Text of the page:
TRANSPORTCAPABILITIES_CANREWIND = 0x4,
// Can respond to SendInput(FastForward)
TRANSPORTCAPABILITIES_CANFASTFORWARD = 0x8,
// Can respond to SendInput(Play)
TRANSPORTCAPABILITIES_CANPLAY = 0x10,
// Can respond to SendInput(TogglePlayPause)
TRANSPORTCAPABILITIES_CANPLAYPAUSE = 0x20,
// Can respond to SendInput(SkipForward)
TRANSPORTCAPABILITIES_CANSKIPFORWARD = 0x40,
// Can respond to SendInput(SkipBackward)
TRANSPORTCAPABILITIES_CANSKIPBACKWARD = 0x80,
// Can respond to SendInput(Seek, Positon)
TRANSPORTCAPABILITIES_CANSEEK = 0x100,
// TODO, grant: ???
TRANSPORTCAPABILITIES_ISLIVETRANSPORT = 0x200,
}

Communication

The communication stack used to enable companion scenarios may combine local low-latency TCP and UDP messaging with a cloud-based service to support security and device discovery as well as communication between devices that do not have line-of-sight IP connectivity.

Communication may be coordinated through the cloud, e.g., a network service. The console registers with the companion service in order to be discovered by companion devices. The companion device uses the companion service to determine with which device it may communicate. If there is line-of-sight IP connectivity between the console and the companion device, subsequent communication between that device and the console may happen over local TCP and UDP messaging without service intervention. If there is no line-of-sight IP connectivity between the console and the companion device, communication may happen via the companion service, albeit at a higher latency. The companion application may adapt its user interface based on whether a low-latency communication stack is available, disabling features that “do not make sense” when relying on cloud-based messaging.

Device discovery/pairing/authorization may happen through the companion service. The system may perform this as follows:

    • 1. companion devices use an authenticated network ID that corresponds to a Login ID.
    • 2. A given device communicates with the console that the current user on that device is logged into. Guest pairing/authorization using invitation codes or other more advanced user interface may also be supported.

The console may re-register with the companion service when the set of logged on users changes. Part of this registration may include a set of active users, an IP address of the console, and the TCP port being used to listen for local companion commands. Upon registering, the companion service may return a secure session key that the console can use to securely sign and encrypt messages on the local subnet.

When the companion device attempts to join a session, it contacts the companion service, which then returns both the network address of the console the current user is logged into, as well as the secure session key that can be used to sign and seal messages on the local subnet.

Communication with the service may be performed over HTTPS. If line-of-sight IP connectivity is available, subsequent communication may take place using the TCP/IP for commands (using the TCP/IP address of the console), and UDP broadcast for notifications (using the IP subnet address of the console). If line-of-sight IP connectivity is not available, subsequent communications may take place via the companion service.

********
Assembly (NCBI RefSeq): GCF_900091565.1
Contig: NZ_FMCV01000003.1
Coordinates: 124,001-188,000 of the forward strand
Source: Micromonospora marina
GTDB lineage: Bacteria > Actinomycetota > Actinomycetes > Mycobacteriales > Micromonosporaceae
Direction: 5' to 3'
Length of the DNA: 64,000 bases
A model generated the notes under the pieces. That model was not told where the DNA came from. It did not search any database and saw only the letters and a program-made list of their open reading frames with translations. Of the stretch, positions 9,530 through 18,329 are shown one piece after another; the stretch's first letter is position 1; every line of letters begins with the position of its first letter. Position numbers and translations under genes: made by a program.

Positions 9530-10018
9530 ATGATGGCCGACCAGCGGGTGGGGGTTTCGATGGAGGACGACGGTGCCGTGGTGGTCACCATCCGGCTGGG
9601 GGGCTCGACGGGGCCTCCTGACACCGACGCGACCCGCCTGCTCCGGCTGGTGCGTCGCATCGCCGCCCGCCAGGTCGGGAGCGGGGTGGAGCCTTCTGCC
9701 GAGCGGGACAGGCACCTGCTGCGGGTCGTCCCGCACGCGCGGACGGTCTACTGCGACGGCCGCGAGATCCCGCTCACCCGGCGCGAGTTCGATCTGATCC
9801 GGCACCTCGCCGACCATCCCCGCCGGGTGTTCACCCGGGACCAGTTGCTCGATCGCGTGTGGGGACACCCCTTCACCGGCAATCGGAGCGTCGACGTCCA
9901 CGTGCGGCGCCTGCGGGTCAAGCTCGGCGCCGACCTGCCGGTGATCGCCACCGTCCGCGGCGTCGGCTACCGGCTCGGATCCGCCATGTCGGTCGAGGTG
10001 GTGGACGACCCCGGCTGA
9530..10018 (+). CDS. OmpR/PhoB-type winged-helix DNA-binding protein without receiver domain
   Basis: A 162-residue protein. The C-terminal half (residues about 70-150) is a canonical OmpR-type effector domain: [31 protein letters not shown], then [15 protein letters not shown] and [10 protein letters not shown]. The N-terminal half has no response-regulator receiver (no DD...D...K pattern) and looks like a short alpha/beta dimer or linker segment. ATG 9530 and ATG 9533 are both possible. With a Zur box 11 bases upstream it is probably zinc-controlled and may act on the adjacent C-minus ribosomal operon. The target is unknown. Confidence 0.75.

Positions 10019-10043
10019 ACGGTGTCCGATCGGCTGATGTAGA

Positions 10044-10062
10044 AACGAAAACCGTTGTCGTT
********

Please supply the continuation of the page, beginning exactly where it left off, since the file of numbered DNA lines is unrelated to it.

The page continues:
In one or more implementations, it is possible that TCP connectivity to the console is possible, but UDP broadcast to the device is not due to the console and companion device being separated by an IP router. In that case, the companion device may receive notifications via the companion service but still issue commands (and receive their responses) over direct TCP to the console.

Security

In addition to the security provided by the local-subnet (e.g., WEP or WPA over Wi-Fi), communication in the system may be secured as follows.

Companion Device to Companion Service

Communication between the companion device and the service may be performed over HTTPS, which may be authenticated using a network ID that corresponds to a valid console ID. The mobile communications device, for instance, may acquire an authentication (e.g., SAML) token from a linking service such as XBL, which it then presents to the companion service. The companion service then issues one or more security tokens for subsequent calls to the service. For example, a token may be used of subsequent calls to the service and another token may be used for the console and the mobile communication device to authenticate the messages.

Console to Companion Service

Communication between the console and the service may be performed over HTTPS. When the set of logged in XBL users on the console changes, the console may acquire a SAML token from XBL, which it then presents to the companion service. The companion service then issues a security token for subsequent calls to the service.

Companion Device to/from Console

Once the companion device or console have authenticated against the companion service, the devices may then establish a secure session to communicate, one with another. A session may be thought of as a secure context that multiple devices can use to communicate. Each session may have:

    • 1. A session ID (guid) that is tracked by the service that uniquely identifies this communication session.
    • 2. A 128-bit session key that is used to sign and encrypt messages that are sent over the local subnet.
      Whenever the set of logged on users changes on the console, the console may re-authenticate with the companion service, and, if a previous user has logged off, a new session key may be generated for that session.